Pipeline Installation – Wet Spots
Written by Molly Phillips about Pipelines on October 2, 2014
What are Wet Spots?
When a property is known to be wet (or have wet spots) it needs to be dealt with specially. This issue is not to be confused with wetlands, which require substantially different treatment. When a property is simply muddy, the heavy construction equipment can sink. This is bad news for you because it can cause more damage to your property than necessary. It’s bad news for the pipeline company because it can damage their equipment and delay the project (and time is money).
My Land is usually pretty wet – can a pipeline company even utilize it?
Yes. To avoid sinking into wet areas, the company may ‘board in.’ This means that they will construct a boardwalk using heavy grade lumber which is connected by metal chains. The sections of boardwalk are brought in via flatbed truck. The sections are roughly ten feet wide by fifteen feet long, but can vary. They are stretched out over the ROW, in any wet areas, alongside where the trench will be (never on top of the trench). The company will utilize the boardwalk as their ‘road’ to operate their equipment. In the picture below you can see the boardwalk in the foreground. On this particular property, the pipeline company set three boardwalks side-by-side. If you look in the background you will not see any boardwalks. This is where the trench will ultimately be dug.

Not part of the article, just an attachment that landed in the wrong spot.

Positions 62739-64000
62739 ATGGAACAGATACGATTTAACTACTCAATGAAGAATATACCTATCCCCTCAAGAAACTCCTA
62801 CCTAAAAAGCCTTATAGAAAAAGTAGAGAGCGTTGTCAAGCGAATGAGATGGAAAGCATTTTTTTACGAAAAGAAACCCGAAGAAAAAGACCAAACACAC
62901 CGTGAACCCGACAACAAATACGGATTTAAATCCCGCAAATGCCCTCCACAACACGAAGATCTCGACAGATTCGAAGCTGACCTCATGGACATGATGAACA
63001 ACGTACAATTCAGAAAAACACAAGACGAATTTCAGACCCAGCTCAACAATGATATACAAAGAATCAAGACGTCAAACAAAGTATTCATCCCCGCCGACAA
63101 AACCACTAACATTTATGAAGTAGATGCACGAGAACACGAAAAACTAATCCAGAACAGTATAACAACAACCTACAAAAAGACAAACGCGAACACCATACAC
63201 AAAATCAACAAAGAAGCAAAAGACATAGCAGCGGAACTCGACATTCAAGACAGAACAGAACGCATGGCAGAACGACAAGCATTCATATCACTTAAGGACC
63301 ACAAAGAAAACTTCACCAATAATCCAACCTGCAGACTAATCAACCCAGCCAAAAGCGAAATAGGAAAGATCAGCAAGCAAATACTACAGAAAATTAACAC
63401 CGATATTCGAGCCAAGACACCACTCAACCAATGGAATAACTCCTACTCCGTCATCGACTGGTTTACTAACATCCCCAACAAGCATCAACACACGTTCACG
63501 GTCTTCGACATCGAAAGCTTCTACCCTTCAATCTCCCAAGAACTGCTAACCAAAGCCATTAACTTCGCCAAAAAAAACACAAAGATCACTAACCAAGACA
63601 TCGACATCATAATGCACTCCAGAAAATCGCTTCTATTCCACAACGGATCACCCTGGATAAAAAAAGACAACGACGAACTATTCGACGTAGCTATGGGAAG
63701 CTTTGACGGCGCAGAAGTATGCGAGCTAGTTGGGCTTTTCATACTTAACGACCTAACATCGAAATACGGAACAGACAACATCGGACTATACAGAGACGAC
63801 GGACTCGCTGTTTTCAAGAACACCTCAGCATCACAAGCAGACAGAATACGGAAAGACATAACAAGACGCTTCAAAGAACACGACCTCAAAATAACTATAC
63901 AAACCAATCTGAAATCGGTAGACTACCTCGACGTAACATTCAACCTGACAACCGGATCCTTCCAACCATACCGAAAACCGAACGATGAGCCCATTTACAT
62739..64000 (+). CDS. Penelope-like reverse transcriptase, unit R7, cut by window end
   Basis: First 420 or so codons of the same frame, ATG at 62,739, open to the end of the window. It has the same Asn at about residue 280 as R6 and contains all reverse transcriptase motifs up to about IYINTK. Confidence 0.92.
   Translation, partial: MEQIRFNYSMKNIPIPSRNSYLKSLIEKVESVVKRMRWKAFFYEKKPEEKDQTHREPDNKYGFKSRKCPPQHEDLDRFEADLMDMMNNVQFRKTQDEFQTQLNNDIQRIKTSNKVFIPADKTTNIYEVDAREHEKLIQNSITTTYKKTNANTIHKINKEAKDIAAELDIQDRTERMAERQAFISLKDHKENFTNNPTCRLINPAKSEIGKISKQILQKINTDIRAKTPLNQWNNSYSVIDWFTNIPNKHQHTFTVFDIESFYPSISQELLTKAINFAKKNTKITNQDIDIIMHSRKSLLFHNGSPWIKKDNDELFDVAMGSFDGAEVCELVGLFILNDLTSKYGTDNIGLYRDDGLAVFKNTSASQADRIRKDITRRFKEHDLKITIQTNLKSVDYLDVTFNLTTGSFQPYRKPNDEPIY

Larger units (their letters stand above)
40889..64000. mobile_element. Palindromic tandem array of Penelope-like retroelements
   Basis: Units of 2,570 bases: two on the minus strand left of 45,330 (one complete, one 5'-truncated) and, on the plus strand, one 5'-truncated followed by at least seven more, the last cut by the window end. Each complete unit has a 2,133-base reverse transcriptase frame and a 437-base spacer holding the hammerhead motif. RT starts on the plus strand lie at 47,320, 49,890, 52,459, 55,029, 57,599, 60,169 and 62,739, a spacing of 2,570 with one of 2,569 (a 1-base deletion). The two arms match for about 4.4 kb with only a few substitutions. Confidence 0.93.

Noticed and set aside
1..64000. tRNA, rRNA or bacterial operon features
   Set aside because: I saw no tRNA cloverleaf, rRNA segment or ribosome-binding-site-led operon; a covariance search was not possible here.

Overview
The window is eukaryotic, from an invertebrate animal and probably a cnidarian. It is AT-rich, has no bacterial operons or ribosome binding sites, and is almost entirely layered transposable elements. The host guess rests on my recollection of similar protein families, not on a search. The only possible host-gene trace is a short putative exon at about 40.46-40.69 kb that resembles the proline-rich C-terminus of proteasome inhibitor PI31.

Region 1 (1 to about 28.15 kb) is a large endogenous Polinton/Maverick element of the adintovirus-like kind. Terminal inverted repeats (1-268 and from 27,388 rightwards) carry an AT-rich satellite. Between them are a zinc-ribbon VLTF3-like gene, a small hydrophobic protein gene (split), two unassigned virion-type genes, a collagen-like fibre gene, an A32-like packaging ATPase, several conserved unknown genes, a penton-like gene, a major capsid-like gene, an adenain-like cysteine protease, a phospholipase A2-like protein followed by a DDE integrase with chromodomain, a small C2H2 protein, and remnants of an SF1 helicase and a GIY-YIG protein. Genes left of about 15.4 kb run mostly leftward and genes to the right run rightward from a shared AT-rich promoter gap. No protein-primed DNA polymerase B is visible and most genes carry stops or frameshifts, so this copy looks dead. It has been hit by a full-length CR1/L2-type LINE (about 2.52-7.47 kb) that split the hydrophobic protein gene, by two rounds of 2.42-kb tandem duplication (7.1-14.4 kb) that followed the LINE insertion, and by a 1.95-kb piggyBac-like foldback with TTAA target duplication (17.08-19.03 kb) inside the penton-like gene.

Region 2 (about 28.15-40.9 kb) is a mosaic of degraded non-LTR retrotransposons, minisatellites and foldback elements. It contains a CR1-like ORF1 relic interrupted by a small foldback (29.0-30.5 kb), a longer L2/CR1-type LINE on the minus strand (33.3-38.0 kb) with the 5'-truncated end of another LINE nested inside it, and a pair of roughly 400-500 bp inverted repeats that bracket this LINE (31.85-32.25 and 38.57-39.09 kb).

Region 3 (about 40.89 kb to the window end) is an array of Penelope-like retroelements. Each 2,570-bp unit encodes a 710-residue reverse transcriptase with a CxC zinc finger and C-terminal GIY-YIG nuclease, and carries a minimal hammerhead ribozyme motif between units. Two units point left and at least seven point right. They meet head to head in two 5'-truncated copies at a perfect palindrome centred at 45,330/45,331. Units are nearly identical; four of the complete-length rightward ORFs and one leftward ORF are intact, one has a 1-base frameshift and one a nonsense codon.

Pipeline installation requiring a simple “boardwalk.”
Pipeline installation requiring a more extensive boardwalk. The trench will be dug on the right.
The following picture shows a close up of where the trench will go (left of the pipeline). At one time there was a boardwalk here, to allow the company access to the forested area in the background for timber removal. Once the timber was removed, the boardwalk was removed to allow for the digging of the trench.
A pipeline right of way with its boardwalk removed – it had been to the left of the pipes
What affect will a pipeline boardwalk have on my land?
Typically they do not remove the topsoil prior to setting the boardwalk. Your topsoil should not be negatively impacted because the boardwalk is protecting it. That being said, a careful inspection is required after the boardwalk is removed. They may need to fill in ruts with new topsoil, smooth out the surface and reseed grass. The cleanup (reclamation) process used should be outlined in advance in your pipeline paperwork. Make sure to notify your attorney if you have any low-lying areas or known wet spots on your property.
About Molly Phillips
MOLLY PHILLIPS earned her law degree from University of Akron School of Law. Her primary practice consists of reviewing oil and gas related contracts. Molly also litigates oil and gas law cases. Past litigation topics include dormant minerals law and lease breaking.